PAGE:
Since the first of April it appears that traders are simply chasing price. When smoothed Twitter sentiment paints a similar pattern to price it shows that traders are reacting to price rather than relying on other technical indicators to make trades. Another sign of traders chasing is very wide swings in daily sentiment that follow price. This is somewhat expected when price breaks important support and resistance levels, but isn’t common when price is between major support and resistance points. The break above 1575 on the S&P 500 Index (SPX) painted a positive initiation thrust in daily sentiment. The fall back below 1575 this morning brought a negative initiation thrust. This action in sentiment could simply reflect the move back through that level, but it since it’s occurring with smoothed sentiment mirroring price there is also the possibility it may signal chasing. When traders chase price it causes volatile swings and creates instability. This is a time to be cautious.
Twitter sentiment for SPX cleared it’s consolidation warning last week and is now showing some indecision. Smoothed sentiment is still above zero and also above its confirming uptrend line. However, the opposite initiation thrusts that came almost back to back aren’t an encouraging sign. Before we can call another consolidation warning we’ll need to see smoothed sentiment fall below its confirming up trend line. That probably gives the market a few more days to sort itself out.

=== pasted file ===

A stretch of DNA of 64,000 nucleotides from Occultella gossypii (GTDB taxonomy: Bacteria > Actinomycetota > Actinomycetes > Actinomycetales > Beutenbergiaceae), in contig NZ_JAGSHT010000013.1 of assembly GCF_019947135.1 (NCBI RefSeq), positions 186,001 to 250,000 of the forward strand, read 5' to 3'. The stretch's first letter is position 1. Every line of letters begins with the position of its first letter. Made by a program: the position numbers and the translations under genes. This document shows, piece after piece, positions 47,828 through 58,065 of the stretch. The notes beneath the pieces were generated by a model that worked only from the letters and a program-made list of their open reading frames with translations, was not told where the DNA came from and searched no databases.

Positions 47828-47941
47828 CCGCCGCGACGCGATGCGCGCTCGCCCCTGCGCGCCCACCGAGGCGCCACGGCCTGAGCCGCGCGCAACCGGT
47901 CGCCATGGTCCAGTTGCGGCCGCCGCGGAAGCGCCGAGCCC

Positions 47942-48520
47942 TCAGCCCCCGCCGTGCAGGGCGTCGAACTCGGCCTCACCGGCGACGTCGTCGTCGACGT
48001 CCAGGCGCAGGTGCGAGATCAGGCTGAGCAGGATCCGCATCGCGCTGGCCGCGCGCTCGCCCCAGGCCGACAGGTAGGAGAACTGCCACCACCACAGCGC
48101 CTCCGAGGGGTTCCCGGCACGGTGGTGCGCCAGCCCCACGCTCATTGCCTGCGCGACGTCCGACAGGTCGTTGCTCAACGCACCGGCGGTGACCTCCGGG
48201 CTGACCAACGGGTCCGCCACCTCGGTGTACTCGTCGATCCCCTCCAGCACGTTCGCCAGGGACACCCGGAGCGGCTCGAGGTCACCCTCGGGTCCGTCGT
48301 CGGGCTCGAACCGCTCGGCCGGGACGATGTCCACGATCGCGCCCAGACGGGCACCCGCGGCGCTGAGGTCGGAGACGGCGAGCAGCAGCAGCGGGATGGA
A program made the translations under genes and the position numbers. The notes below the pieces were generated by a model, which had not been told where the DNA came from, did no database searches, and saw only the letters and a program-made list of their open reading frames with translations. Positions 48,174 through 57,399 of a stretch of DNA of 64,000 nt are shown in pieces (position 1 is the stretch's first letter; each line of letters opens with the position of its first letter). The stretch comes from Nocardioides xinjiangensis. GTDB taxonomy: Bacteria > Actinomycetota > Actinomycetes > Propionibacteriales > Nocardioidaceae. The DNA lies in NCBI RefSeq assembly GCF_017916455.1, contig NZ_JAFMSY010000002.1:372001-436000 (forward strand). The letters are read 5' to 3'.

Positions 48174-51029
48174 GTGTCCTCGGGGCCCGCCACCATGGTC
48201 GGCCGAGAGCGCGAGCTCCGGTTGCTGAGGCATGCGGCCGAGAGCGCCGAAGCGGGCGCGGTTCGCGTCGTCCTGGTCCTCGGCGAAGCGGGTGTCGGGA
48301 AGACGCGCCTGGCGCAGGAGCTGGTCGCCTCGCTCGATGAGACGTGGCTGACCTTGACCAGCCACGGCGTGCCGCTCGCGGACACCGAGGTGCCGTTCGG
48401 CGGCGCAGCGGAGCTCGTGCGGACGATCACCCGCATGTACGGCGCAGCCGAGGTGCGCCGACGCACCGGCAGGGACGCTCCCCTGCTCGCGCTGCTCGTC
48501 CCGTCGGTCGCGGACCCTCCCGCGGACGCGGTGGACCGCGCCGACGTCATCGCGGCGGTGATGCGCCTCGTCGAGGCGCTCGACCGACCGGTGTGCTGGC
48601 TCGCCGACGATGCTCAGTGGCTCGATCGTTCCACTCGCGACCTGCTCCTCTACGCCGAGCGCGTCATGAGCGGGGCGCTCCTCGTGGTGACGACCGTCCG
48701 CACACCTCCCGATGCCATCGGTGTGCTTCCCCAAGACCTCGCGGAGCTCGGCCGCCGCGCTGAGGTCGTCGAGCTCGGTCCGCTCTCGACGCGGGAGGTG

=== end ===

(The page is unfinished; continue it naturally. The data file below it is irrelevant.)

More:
One thing to note is that if we get another consolidation warning it will be similar to what happened to Google (GOOG) during the first part of March. We posted its first warning on March 6th. That warning was cleared, then we got another one on March 13th. Google was making a short term top and sentiment was picking it up, but got whip sawed. The next few days may provide whip saw warnings in SPX. The pattern for GOOG is a bit cleaner because smoothed sentiment continued to diverge sharply with price as the stock moved higher. Smoothed sentiment for SPX is still diverging from price, but the slope isn’t as steep….so for now we’re watching and waiting.
From a sentiment perspective the thing that concerns us most is market participants starting to get concerned about deflation. If people start to believe that deflation (and a recession) is in the future then stocks won’t perform well. Searches on Google for “deflation” have picked up lately. This is a trend you’ll want to keep an eye on.